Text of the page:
Roots revivalists: Old Crow Medicine Show brings string band sound to Alaska’s Salmonfest

In the 25 years since its forming, Old Crow Medicine Show has helped usher in a 21st century revival in roots music.

Along with contemporaries like the Avett Brothers and Rhiannon Giddens, the band helped bring Americana to the mainstream musical lexicon.

With its upcoming album, “Jubilee,” the band gives a nod to that quarter century and returns to the traditional string band sound it was founded on.

“This is a really, really fun album,” band multi-instrumentalist Cory Younts said. “We’ve gone back to some roots with this one — some old-school stuff.”

The record, which is set to drop later this month, includes guest appearances from Mavis Staples and founding member Willie Watson, who left the band in 2011.

It also includes a collaboration with Sierra Ferrell. Ferrell and Old Crow are co-headliners for this year’s Salmonfest, Friday through Sunday in Ninilchik.

Aside from the headliners, 2023 Salmonfest includes national acts like The Burroughs and Pigeons Playing Ping Pong. It also features some of Alaska’s favorite bands, like Medium Build, H3, Blackwater Railroad Company and Hope Social Club.


Check out our Spotify playlist of artists performing at Salmonfest 2023

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OCMS recorded the album at Hartland Studios, the East Nashville space it purchased in early 2020.

“We got it in February 2020 and we thought, ‘This will be great. We’ll be on the road and have a construction company in there to build it how we want,’ ” Younts said. “Of course everything hit the fan and it turned into ‘Does everyone still have a toolbelt and remember how to drywall?’ ”

The band first caught national recognition with their debut studio album in 2004. The self-titled record included “Wagon Wheel,” which became a major hit for the band and garnered an even greater audience when Darius Rucker released a cover of the song in 2013.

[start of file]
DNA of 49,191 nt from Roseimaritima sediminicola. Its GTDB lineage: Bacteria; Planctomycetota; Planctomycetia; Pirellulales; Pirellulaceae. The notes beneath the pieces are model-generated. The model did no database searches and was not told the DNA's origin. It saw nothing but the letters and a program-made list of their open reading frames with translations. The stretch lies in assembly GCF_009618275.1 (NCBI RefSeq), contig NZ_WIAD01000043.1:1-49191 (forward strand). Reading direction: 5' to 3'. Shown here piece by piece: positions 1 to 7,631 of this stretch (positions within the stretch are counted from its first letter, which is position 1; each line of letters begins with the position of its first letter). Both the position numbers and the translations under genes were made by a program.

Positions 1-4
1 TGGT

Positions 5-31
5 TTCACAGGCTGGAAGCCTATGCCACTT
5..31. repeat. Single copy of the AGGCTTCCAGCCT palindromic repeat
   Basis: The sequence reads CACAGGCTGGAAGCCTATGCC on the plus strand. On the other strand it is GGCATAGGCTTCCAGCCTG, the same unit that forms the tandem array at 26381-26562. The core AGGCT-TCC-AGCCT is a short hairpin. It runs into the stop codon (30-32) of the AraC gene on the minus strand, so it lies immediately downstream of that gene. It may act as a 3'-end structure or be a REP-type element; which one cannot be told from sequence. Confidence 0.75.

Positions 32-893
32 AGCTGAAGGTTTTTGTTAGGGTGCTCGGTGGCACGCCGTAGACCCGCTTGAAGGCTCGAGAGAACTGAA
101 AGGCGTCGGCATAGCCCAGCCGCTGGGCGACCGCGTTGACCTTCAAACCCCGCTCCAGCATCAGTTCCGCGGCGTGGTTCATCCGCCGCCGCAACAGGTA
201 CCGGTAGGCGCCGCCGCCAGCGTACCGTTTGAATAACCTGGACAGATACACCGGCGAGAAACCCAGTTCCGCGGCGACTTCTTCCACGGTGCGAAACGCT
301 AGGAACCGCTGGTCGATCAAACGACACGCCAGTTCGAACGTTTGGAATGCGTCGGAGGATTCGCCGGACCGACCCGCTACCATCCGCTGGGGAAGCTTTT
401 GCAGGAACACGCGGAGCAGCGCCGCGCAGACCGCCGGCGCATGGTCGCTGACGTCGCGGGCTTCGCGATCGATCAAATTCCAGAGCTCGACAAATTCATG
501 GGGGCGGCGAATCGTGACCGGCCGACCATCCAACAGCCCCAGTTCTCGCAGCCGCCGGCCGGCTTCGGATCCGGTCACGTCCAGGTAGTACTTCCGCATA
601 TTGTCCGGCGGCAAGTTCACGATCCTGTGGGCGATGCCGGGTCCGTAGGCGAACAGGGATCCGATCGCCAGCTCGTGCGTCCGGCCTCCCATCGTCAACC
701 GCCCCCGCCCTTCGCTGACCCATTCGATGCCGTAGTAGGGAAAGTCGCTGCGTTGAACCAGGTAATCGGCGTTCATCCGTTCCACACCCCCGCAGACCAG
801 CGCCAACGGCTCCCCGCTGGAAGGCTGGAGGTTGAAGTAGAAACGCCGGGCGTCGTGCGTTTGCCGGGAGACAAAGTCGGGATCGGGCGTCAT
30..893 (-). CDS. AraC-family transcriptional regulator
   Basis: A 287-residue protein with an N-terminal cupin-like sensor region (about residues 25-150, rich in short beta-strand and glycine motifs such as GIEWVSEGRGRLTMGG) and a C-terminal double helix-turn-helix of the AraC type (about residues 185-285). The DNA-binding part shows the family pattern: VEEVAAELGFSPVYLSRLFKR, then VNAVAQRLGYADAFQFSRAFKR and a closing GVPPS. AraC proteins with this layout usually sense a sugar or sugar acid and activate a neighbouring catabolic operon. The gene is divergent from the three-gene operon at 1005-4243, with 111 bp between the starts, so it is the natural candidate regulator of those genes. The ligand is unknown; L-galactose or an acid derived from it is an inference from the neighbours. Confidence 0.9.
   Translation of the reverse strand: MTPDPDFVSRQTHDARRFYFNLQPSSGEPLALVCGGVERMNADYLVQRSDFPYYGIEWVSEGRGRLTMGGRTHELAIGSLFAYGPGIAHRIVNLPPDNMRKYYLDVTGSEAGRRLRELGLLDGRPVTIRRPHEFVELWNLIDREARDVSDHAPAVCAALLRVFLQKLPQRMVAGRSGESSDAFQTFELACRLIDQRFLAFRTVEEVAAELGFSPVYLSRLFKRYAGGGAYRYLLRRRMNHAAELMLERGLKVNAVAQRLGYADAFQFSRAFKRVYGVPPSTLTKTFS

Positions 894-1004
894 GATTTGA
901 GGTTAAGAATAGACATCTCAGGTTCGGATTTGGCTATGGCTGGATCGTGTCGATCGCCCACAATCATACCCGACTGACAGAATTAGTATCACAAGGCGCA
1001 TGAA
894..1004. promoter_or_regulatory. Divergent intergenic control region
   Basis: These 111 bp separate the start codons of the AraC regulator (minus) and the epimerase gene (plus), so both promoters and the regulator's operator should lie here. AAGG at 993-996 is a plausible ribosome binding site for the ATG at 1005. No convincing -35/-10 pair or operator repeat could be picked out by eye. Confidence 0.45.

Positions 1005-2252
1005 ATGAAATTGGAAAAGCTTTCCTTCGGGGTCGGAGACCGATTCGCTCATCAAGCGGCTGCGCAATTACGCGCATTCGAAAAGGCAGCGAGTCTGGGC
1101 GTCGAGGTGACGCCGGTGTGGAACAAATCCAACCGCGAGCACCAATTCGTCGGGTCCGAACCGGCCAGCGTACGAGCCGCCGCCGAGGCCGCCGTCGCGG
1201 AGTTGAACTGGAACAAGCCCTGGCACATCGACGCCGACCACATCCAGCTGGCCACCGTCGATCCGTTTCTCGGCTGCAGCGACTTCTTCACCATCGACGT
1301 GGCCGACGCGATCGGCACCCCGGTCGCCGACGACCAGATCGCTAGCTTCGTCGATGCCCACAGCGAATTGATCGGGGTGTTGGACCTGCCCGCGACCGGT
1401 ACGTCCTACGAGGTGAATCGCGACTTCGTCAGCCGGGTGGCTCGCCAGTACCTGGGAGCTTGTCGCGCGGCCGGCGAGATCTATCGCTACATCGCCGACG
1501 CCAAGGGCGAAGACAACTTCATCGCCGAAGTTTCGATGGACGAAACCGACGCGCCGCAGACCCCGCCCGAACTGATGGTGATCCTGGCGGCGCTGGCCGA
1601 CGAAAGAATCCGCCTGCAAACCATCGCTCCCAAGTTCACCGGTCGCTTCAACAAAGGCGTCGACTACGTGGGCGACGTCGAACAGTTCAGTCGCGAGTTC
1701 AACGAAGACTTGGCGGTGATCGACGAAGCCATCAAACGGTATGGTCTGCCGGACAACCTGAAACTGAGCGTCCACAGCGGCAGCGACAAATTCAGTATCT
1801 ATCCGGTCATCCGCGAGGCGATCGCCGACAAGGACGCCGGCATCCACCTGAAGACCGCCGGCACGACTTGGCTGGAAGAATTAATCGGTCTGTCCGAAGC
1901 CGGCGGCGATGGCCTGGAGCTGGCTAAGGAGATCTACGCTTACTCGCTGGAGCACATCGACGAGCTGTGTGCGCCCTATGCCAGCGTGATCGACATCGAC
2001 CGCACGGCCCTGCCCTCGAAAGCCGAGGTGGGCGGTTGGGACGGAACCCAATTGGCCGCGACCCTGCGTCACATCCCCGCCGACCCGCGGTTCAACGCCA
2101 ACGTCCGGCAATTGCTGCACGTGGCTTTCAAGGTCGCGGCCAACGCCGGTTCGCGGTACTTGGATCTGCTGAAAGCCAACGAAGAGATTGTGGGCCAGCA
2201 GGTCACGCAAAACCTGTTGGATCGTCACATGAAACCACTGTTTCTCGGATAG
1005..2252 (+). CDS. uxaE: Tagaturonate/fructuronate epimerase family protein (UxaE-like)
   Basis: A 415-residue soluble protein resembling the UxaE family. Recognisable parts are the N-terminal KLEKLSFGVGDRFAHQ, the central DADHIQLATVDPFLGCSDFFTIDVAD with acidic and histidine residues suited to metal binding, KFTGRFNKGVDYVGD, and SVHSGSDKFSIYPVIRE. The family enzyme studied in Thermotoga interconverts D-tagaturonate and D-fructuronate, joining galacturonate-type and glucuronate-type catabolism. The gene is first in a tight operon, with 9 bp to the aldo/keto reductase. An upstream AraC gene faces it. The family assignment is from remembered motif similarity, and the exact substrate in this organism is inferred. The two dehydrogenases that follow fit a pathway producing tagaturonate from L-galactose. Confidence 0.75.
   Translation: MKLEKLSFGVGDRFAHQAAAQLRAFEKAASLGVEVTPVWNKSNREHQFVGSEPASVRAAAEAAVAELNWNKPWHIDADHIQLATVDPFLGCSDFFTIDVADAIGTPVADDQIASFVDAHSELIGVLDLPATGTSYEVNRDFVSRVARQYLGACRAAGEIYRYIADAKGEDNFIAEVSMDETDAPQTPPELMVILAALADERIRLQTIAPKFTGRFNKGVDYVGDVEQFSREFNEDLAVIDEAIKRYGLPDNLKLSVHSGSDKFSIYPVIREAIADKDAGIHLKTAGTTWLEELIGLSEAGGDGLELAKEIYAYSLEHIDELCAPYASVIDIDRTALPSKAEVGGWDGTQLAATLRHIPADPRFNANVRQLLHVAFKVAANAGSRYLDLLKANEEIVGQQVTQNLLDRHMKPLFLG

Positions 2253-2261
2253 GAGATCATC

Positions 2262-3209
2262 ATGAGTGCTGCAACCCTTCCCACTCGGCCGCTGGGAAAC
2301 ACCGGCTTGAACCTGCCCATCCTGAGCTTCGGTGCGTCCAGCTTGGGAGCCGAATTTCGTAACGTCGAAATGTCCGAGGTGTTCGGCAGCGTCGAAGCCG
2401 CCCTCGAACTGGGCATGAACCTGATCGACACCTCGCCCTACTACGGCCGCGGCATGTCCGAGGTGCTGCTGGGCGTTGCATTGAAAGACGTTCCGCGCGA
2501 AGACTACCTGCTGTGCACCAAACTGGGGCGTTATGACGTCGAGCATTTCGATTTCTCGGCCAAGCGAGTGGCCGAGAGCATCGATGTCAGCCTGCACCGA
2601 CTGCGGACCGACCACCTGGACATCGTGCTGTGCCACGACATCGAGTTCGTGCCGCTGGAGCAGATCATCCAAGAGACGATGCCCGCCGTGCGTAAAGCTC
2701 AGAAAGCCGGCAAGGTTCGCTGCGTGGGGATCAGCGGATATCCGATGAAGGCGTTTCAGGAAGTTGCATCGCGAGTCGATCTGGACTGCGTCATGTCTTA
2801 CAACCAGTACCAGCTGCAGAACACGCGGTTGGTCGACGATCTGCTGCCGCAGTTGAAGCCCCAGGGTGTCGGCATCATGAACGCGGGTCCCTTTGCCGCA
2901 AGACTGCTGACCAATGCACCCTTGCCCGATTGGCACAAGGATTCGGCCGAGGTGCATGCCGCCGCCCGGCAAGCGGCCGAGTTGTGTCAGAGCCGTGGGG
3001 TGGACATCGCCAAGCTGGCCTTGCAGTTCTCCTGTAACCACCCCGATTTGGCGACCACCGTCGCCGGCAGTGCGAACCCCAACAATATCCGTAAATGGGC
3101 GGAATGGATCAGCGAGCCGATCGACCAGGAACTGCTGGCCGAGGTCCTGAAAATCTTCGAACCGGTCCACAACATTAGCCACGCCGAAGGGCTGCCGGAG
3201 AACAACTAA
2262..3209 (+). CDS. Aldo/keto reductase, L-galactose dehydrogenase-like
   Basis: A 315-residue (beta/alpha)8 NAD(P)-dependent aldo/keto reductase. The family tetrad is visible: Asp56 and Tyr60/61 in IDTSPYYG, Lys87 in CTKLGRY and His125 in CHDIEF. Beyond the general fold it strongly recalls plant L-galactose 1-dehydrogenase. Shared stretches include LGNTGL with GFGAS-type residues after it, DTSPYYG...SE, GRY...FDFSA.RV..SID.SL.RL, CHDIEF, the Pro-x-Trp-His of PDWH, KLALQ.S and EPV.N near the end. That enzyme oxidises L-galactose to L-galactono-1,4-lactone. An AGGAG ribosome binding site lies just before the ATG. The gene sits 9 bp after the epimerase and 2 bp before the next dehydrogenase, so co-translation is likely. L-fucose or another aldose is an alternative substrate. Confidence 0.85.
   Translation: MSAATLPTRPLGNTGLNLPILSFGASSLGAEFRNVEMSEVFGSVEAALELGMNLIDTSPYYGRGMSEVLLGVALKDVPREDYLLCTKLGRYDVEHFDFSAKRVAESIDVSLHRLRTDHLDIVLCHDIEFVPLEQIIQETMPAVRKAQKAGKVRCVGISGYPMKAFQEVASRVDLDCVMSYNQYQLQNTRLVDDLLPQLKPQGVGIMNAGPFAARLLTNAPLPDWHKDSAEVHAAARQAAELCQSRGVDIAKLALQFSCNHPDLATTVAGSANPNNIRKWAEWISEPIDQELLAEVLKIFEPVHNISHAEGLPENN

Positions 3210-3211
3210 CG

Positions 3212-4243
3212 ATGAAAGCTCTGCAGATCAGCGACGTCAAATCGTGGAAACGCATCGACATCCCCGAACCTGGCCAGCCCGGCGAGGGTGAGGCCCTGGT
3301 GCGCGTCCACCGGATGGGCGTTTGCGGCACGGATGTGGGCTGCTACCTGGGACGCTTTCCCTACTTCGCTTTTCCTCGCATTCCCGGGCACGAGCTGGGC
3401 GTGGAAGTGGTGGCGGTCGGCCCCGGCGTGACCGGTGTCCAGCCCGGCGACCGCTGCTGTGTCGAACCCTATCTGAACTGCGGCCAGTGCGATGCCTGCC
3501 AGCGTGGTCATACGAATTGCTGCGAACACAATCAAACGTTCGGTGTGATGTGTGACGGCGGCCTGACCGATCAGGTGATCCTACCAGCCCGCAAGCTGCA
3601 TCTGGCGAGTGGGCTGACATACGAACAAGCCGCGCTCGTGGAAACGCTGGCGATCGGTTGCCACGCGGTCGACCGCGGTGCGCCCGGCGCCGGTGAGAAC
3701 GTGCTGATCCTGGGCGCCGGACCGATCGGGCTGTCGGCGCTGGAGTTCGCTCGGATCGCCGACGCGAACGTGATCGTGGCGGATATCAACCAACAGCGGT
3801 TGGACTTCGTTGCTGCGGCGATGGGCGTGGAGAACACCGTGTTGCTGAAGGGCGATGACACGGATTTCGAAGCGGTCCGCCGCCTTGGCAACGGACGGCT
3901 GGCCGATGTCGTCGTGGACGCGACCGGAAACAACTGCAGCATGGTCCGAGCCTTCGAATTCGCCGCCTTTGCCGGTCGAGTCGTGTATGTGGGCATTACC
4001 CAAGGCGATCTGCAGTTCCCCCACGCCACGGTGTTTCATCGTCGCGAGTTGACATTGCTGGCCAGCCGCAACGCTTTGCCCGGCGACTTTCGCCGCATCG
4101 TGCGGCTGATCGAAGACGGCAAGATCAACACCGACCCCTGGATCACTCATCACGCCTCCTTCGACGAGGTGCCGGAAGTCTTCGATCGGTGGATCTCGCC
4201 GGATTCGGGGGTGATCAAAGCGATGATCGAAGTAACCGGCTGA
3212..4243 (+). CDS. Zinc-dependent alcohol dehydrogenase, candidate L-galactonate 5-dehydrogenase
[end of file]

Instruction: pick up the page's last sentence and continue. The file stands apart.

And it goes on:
The band has taken musical diversions over the years, experimenting with music tinged with rock and honky-tonk.

“We’ve always considered ourselves an old-time string band, regardless of what we kind of progressed into,” Younts said. “First and foremost, we still can do all the traditional stuff and we still enjoy doing that, by all means.”

“Bell Meade Cockfight” is the name of the “Jubilee” song Ferrell was a guest on. A recently released video for the song features Ferrell and OCMS hamming it up as toy dinosaurs face off in the fight instead of roosters.

Ferrell has also made a name for herself in roots music, with a sound that rambles through country, jazz and folk and a voice that summons the classic songs of those genres from the early 20th century.

Launched in 2011 as Salmonstock, the festival has established itself as a major advocacy outlet for wild salmon and salmon habitat. It’s had a few recent updates, most notably the addition of a fourth major concert venue, the amphitheater style River Stage.

This year’s festival will feature 60 bands, more than 100 vendors and a daily kids program. Presale tickets for the festival are sold out.

OCMS had been invited to play the festival before, but the timing was right to make a trip north this year.

“Myself, (bassist) Morgan Jahnig and (frontman) Ketch Secor decided we really wanted to go,” Younts said. “We’ve had a lot friends from Nashville who have been to it many times and said it’s just a blast. A few of us are fishermen so I’m dying to get up there.”

Chris Bieri

Chris Bieri is the sports and entertainment editor at the Anchorage Daily News.